The Whirly Girl

Archive for the ‘make your own everything’ Category

I finally learned how to knit with three needles last month and here is the, admittedly blurry, result:

I used this pattern from this website that I recently stumbled across (and really, really like!) and self striping Big Mexiko wool yarn.  My aunt Myra gave me this yarn about six years ago, when I first discovered knitting, and it sat patiently in my knitting basket until last month.  I am so pleased with the result.  There a few holes and rough patches, especially in the first one I made, but now I feel like I know what I’m doing with three needles.  I started another pair in grey last weekend and will attempt the version with a thumb this time around.  I have to say the pictures of the first pattern drew me to it: I have that same sweater, in grey, and drink that brand of kombucha.  When she saw the pattern and pictures, one friend said, “It’s you!”

I wasn’t sure how warm wrist warmers would actually be since your fingers aren’t covered but I’ve discovered they really are useful, especially when you’re typing or doing anything else that requires your fingers.  I’m predicting I’ll wear them at work a lot as I travel between my six classrooms of varying temperatures.


So.  I successfully (I think) brewed by first batch of kombucha.  First, I grew the “mother”.




Then, I transferred it into ceramic pitcher of sweetened tea and store-bought kombucha (I need to get a big glass crock) and let it sit.  I think it looks like a jellyfish.



I used apricot ginger black tea, because it was the only organic black tea I could get my hands on when I needed it.  When it was ready to be bottled, I poured about an inch of apple juice into bottles first, before transferring the kombucha.  Then I sealed them tightly and put them in a dark pantry for two days, after which I put them in the fridge and have been drinking kombucha every day since!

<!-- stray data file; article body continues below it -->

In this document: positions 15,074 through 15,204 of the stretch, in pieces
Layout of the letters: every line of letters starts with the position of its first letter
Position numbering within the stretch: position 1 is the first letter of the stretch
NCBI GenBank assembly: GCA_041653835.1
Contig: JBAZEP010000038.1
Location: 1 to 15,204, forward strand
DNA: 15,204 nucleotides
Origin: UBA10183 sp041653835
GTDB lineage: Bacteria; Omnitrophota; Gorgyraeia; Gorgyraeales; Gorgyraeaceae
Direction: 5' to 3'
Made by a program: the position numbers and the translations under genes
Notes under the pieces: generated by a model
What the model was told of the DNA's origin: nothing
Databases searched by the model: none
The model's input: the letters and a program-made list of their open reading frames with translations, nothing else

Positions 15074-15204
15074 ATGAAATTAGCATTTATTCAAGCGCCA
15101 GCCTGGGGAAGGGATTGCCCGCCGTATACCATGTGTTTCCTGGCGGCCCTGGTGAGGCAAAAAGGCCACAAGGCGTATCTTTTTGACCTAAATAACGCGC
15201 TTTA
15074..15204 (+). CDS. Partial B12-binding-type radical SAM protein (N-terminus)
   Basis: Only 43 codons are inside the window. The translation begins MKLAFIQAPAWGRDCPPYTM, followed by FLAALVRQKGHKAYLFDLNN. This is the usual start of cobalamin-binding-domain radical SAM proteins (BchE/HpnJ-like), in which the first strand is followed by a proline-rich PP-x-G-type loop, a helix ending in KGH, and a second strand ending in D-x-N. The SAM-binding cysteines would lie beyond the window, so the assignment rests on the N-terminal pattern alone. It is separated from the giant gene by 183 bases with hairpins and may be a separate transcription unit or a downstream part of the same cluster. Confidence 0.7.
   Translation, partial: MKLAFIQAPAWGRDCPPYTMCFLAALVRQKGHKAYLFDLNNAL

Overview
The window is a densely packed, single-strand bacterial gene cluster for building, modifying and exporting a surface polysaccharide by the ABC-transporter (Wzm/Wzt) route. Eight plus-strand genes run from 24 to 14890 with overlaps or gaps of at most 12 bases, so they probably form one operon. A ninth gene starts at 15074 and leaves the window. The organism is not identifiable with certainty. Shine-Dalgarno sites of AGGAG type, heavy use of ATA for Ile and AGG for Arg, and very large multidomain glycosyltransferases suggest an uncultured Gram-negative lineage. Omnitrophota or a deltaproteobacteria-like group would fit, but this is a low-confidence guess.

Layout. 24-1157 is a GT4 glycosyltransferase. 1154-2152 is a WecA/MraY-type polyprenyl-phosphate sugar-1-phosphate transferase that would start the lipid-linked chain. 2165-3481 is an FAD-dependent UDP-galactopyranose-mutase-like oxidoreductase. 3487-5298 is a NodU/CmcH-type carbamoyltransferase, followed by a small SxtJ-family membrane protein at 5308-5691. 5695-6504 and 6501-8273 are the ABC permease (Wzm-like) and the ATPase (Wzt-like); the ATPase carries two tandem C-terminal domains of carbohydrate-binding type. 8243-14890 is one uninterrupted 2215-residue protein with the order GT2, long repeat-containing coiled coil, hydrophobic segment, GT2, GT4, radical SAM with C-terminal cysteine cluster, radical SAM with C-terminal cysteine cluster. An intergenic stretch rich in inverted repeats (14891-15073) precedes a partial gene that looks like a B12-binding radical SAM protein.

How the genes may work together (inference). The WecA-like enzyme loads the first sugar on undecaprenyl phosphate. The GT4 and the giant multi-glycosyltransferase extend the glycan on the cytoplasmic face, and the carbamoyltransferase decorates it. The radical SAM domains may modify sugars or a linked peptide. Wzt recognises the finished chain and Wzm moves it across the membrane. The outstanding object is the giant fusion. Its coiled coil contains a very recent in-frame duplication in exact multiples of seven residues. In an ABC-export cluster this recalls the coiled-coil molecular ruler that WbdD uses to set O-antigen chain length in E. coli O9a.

My kombucha is much sweeter, and with a significantly less strong taste, than store-bought.  It was fizzy, though not as much as I would have liked.  I did notice that the serving bottled in an old kombucha bottle was the most fizzy, presumably because it had the tightest fitting lid.

All in all I’m pleased with the results.  I’m hoping a daily dose will help ward off the flu and any other illnesses we have been passing around at school.  My next batch, currently bottled and sitting in the pantry, was made with plain organic black tea and a 1/4 cup less sugar and flavored with grape juice.

While my explanations were vague here, I followed these instructions and with very good results.


Today, instead of knitting, I spent my early morning time researching how to make kombucha.  Like many snazzy things, I first learned about kombucha from my mom.  Initially, I was looking for places that sell kombucha mushrooms, or mothers, that serve as starters and got discouraged because they were a bit pricey!  This site, however, saved the day and I now have my very own kombucha mother growing in a mason jar on my kitchen counter.  I think it will be ready after the long weekend.  Scott brews beer, as I’ve mentioned before, and this experiment may very well be the closest to solidarity we every come in that particular endeavor.